That was his main priority but he was persuaded to come back out and play for Kildrum Tigers – who he had represented when he was growing up – and helped them to a Donegal Junior League Premier Division and Brian McCormick Sports & Leisure Cup double in the 2017/18 season.
“I didn’t play much after I left Harps. I played a few games for Lifford Celtic and that was the height of it before I joined Kildrum.
“I won the league and cup with Kildrum and I enjoyed it, but I was only really dabbling with the football really.
“I’m from the Cross and hurley and gaelic are very big there.
“The first year I was playing hurley with Setanta and we won Ulster and got through to the All-Ireland semi-final.
“Then the following year, Red Hugh’s went on a good run. I scored a goal in the Ulster Final (against Limavady).
“We got through to the All-Ireland semi-final and I was putting in a big effort, taking days off work to get back down for training.
“But I only got on for seven minutes in the semi-final and I couldn’t understand that.
“I didn’t ask any questions or anything, I just decided it wasn’t for me.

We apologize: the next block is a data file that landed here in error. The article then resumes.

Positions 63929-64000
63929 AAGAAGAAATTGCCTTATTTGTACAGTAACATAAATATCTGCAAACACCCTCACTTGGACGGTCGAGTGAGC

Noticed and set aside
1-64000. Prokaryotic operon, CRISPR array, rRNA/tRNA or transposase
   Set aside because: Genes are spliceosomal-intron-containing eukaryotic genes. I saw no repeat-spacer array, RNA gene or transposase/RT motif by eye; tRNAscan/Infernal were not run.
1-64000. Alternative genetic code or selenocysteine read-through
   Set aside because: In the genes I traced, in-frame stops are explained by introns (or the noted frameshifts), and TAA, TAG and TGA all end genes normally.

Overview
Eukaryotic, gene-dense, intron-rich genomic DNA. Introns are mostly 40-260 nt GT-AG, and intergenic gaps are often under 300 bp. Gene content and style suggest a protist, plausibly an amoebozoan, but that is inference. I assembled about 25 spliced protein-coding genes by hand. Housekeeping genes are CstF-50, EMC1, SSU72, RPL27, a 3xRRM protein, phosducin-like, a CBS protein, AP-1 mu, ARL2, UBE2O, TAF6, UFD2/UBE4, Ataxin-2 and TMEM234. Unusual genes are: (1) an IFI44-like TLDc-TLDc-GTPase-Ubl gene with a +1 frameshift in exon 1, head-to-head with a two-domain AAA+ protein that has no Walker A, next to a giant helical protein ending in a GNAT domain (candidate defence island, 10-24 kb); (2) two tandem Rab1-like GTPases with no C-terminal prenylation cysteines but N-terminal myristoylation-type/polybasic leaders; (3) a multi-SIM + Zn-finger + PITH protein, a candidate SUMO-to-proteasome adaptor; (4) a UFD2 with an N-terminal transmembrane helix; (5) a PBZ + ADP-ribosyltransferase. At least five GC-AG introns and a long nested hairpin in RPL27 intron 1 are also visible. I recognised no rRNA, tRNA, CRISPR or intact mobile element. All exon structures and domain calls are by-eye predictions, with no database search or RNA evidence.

“Then I got chatting to Des about Cabinteely and he took me over to meet Pat Devlin and things kicked off from there.”
Carlin is confident and assured and backs himself when kicking a ball.
But it was still a big ask to go from the Donegal Junior League to the League of Ireland.
He had impressed with Kildrum, but this wasn’t as much a step up as a leap into the unknown.
“I’d be lying if I said I wasn’t nervous. I didn’t know what to expect the first night I went in or what people would think of me.
“I just went in and sat in the corner and kept my head down for about the first month.
“To be fair I settled well and got on with all the boys.
“I think my first pre-season game was against Bohs and I thought I did alright in that.”
Pat Devlin, the Cabinteely manager, liked what he saw in the game defender from Donegal.
He gave Carlin a chance, and while it wasn’t a completely seamless season, the man from the Cross did see a good bit of game time.